Matrix puzzle solver project

Introduction

This project is to build a system that provides a GUI for solving matrix puzzles. It is flexible

in what puzzles can be: they all use a matrix but they have different constraints or rules

that specify what values are in the matrix and what constitutes a solution.

The main parts of the project are to make an object oriented design, to implement a GUI

that allows a user to choose what puzzle to try and to use the GUI to solve it. And then

to write a solver for magic square and a solver for sudoku. You have to give a performance

analysis with empirical results for your solvers.

Detailed Requirements

This project requires you to do the following:

1. Produce an object-oriented design for matrix puzzle representation, the design

should allow for the following requirements.

o Represent a matrix puzzle type as an Abstract Data Type with an

independent internal data representation (e.g. as a vector, a single

dimensional array, a 2d array).

o Different values can be included in the puzzle (see below for the kinds of

puzzle we consider to represent – magic square, soduku, etc)

o Different constraints should be able to be set, these define the problem

that has to be solved “The Puzzle”. In magic square there are constraints

on the value of the sum of diagonals, rows, columns, in sudoku there are

constraints on the arrangement of the values 1-9 throughout the matrix

(see description below).

o Certain sets of allowable operations can be made to update the puzzle

to try to find a solution (e.g. swap values). Other operations include to get

a string representation, and to compare a solution is better or worse than

another one.

o You need to provide a documented class hierarchy that allows for

representing different kinds of matrix puzzle.

2. Implement GUI: your matrix puzzle representation and provide a graphical user

interface. Requirements:

o Allow a user to choose different previously stored puzzle types to use (e.g.

to play magic square, or to play sudoku).

o Display a puzzle matrix to a user.

o Allow a user to manipulate the puzzle and try to find a solution.

o Storage to save completed or in progress solutions to different puzzles to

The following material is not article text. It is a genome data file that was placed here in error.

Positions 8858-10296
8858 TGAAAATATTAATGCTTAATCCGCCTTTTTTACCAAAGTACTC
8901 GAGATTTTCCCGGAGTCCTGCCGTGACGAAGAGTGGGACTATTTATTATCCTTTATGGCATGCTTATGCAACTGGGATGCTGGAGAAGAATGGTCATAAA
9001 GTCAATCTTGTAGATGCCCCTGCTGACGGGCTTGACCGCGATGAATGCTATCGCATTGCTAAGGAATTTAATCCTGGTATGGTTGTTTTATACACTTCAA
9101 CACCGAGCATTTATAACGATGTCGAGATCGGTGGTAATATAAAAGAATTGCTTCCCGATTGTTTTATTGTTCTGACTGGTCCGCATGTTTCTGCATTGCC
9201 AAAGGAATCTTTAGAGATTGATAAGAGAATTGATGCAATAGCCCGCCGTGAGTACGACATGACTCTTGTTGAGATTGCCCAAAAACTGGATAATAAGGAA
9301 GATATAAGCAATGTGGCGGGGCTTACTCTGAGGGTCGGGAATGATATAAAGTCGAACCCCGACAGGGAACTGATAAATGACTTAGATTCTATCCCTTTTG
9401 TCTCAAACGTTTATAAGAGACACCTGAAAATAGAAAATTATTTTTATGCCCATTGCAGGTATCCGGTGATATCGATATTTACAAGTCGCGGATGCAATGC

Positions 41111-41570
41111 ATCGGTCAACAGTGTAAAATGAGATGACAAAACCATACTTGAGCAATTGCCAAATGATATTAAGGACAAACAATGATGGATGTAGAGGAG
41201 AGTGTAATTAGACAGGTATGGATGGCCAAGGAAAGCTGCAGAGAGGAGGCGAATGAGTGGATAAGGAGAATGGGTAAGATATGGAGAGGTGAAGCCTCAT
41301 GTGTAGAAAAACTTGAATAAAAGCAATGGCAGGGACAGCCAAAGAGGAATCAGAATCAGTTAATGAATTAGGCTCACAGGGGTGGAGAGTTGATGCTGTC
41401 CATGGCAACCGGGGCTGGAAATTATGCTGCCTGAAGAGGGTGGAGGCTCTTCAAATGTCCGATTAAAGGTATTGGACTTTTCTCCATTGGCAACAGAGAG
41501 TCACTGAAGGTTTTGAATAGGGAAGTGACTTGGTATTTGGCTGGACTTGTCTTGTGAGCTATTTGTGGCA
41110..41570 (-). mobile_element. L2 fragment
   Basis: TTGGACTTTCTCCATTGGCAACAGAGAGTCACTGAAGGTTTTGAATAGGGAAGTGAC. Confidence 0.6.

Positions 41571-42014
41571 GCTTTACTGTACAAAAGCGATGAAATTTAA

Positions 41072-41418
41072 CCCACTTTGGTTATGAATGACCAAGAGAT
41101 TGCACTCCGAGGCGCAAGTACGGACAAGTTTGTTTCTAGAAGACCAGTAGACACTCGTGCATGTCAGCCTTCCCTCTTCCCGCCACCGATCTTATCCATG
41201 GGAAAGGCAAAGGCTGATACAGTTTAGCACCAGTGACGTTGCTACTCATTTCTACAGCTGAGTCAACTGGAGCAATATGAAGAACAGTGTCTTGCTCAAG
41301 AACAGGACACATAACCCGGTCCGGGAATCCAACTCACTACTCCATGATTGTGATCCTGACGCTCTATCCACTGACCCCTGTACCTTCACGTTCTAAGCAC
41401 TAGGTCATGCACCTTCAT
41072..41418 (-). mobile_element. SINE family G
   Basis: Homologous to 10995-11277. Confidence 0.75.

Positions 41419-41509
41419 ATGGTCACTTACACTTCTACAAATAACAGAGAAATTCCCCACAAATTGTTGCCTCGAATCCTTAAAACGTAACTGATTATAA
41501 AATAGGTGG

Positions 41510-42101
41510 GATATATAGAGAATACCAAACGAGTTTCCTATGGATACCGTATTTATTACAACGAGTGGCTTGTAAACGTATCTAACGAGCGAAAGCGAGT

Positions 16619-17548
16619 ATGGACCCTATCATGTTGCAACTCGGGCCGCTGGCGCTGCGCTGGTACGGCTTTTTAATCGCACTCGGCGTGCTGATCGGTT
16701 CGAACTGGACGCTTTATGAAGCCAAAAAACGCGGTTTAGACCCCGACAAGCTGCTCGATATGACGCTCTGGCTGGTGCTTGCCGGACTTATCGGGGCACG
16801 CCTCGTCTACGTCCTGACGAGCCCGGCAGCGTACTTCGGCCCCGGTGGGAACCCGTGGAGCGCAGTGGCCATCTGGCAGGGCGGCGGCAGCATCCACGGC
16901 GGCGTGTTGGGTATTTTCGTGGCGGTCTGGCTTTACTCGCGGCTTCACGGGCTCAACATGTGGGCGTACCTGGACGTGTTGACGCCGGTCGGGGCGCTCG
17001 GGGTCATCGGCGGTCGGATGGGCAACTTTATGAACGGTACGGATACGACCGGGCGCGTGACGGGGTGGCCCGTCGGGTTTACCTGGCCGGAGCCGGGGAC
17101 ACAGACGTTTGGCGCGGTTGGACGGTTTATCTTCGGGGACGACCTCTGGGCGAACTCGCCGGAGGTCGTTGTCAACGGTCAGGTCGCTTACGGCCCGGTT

a file and reloaded.

o Storage to save puzzle files – that is preconfigured

o You can either use a web based GUI app

3. Implement solver: You will implement a solver for Magic Square and Sudoku.

Requirements:

o There can be two types of solver – one for magic square and on for

sudoku.

o It is suggested to use evolutionary computation (e.g. genetic algorithms)

to implement your solver. Alternatives are with integer programming but

this is not recommended because will likely be too slow.

o The solver should generate a solution in a short amount of time.

? The magic square solver should solve a 20x20 magic square in less

than 5 minutes. Full marks will only be given if it can solve a 20

x 20 magic square in less than 1 second on average in 30 runs

on a standard laptop and 10 seconds for a 200 x 200 square.

? The Sudoku solver should be faster.

? Provide a table of results which show the results of a doubling

experiment in which you double the size of the problem and

measure the average time taken by the solver to find a solution

for (completed) runs of up to 1 hour each. Provide also a model

to estimate the time needed to solve much larger problems based

on these statistics.

o While the solver is running the GUI should not just be frozen, it should

update to show some progress (e.g. a partial solution)

o It should be possible for the user to stop the solver at any time during its

running and see the current best solution if the solver was taking too long.

o The user should also be able to start the solver to finish their current in

progress solution.

o Allow a user to set constraints on the values of certain elements in the

matrix. EG to add another constraint on the location of the value 1 to be

at index 1,1 in the matrix.

Runtime requirement: your solver should go from a square like this to the one below in

less than 1s.

Constraint requirement: The user should be able to fix some portions of the matrix such

as the 1-9 here, the final solution will respect the locations that are set (nb if the user

constraints result in an impossible to find solution it will still be possible for the user to

stop the program and see the current best result as is also required).

Format of the solver result table requirement:

N (Magic

square

size)

Runtime (average

of 30 runs)

5 0.9 +/- 0.05

10 2.1 +/- 0.01

20 3 +/- 0.01

40 4.01 +/- 0.5

This table shows an example of the result table that should be provided for each solver.

This example shows an example of the results that would be obtained if the algorithm

ran in O(lg n + 1). Your algorithm will most likely not do this, but see if you can provide

an estimate (see the textbook for further description of “doubling experiments”. The 95%

confidence intervals shown should be found from 30 test runs.

Magic Squares:

Magic squares are a square matrix arrangement of n x n integers from 1 to n squared.

They have an ancient heritage and here are some magic squares from ancient Chinese

civilizations:

The rules are constraints on the values that require that all rows, columns and diagonals

add up to the same value as shown here:

The size of the square can be any value.

Sudoku

Sudoku is another, related, type of matrix puzzle with different rules (constraints). The

objective is to fill a 9x9 grid with the numbers 1 – 9 so that each column, row and diagonal

contains all the digits 1 to 9. The square with 9 digits is placed in a grid of 6 3x3 grids (see

figure below). Each row, column, and diagonal in the larger grid also contains the values

1 – 9 as well (see figure below).

In Soduku, a partially filled board is provided by a puzzle setter, the solver has to place

the remaining values: (see picture below).